Wednesday, 14 September 2011
A Wartime Childhood
We were on a family holiday at Prestatyn holiday camp in North Wales when we heard about the outbreak of the Second World War. Returning home with Britain at war marks the real beginning of my remembered childhood. We lived at 22 Cambridge Road, Ely where I was born in 1934. Betty, my only sister, was born in 1929. My father was now an accountant with the British Sugar Corporation at the sugar beet factory.
We returned from holiday to find an evacuee virtually on our doorstep. She stayed a few days but I believe she couldn't cope with the shock of such a traumatic event so was probably allowed to go home. We had another evacuee to replace her; this one was older, called Renee, and I suspect my sister Betty looked after her.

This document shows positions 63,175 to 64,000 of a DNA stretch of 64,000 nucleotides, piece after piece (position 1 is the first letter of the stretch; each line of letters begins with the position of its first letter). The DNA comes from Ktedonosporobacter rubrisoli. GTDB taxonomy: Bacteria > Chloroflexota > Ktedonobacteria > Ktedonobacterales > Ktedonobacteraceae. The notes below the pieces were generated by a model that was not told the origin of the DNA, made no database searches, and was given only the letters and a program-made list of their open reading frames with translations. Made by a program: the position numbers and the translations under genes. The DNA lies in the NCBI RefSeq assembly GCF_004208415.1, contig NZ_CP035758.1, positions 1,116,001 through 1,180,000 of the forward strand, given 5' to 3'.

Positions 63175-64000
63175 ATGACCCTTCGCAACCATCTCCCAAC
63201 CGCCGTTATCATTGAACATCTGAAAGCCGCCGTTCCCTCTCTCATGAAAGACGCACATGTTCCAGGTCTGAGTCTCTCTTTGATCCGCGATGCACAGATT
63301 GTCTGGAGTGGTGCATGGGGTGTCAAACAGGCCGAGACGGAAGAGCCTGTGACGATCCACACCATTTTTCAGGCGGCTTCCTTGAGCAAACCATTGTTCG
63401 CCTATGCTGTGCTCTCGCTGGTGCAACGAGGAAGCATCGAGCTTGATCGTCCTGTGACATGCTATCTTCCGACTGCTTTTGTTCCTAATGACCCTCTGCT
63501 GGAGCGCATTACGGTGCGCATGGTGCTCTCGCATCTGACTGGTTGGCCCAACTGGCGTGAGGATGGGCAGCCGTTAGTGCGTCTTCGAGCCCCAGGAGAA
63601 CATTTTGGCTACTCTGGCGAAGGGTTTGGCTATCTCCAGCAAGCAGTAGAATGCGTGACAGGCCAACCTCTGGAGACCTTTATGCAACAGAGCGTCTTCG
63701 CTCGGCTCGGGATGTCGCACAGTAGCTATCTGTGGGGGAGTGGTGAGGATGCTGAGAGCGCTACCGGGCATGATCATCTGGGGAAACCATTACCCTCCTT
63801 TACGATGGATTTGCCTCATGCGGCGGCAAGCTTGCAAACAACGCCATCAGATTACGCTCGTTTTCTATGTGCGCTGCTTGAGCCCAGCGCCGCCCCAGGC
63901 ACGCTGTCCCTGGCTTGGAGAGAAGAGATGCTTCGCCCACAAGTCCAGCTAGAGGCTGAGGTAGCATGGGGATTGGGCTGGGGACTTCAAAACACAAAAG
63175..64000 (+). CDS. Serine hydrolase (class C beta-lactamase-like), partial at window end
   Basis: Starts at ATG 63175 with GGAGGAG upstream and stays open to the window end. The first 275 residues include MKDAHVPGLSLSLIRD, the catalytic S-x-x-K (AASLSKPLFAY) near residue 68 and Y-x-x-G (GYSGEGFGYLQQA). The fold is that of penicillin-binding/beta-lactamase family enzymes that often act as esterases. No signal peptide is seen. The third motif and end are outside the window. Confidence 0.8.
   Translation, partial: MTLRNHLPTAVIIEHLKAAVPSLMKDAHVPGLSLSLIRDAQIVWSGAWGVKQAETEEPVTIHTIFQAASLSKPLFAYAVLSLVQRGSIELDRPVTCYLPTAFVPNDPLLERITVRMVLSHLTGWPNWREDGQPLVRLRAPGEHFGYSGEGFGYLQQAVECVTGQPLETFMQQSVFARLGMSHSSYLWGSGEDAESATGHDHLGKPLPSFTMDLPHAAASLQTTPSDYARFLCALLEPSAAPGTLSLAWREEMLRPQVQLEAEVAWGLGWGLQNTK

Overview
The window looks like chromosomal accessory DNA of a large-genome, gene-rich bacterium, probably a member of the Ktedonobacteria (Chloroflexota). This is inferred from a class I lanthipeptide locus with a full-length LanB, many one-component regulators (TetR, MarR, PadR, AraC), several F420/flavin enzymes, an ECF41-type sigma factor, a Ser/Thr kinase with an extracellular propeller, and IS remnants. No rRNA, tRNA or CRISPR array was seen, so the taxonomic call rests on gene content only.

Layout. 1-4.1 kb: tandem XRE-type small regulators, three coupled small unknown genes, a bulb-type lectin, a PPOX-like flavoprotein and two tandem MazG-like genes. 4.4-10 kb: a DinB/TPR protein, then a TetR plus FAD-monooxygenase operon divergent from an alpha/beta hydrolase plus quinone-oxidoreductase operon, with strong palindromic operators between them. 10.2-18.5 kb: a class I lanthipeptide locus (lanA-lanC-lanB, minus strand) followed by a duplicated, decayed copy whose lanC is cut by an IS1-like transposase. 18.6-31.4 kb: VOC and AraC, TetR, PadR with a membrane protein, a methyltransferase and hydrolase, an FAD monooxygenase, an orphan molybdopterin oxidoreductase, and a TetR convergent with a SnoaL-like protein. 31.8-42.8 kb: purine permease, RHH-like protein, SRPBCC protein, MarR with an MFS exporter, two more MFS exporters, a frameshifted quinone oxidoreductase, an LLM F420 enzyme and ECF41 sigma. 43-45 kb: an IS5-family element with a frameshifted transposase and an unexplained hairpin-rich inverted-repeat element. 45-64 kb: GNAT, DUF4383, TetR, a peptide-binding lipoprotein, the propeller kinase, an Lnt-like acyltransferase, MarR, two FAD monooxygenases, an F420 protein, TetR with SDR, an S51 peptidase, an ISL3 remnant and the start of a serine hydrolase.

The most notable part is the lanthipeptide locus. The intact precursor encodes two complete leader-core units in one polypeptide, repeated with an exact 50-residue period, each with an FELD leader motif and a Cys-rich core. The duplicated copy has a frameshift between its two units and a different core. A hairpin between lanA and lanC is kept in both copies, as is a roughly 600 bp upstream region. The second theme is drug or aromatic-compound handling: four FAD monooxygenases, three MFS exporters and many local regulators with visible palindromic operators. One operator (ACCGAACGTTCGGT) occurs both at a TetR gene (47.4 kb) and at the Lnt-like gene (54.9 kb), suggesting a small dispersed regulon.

I was too young to really understand how difficult it was for everyone to adjust to the reality of war, although I was aware of the presence of the armed services being built up around us in the camps and airfields of East Anglia. We even had a prisoner-of-war camp just up the road which contained Italians captured before the fall of Mussolini. They were allowed to move freely in the local community as they provided labour on the farms. They wore brown battledress uniforms with large yellow patches on their backs and trouser legs. As prisoners-of-war their conditions were a far cry from those in the German concentration camps.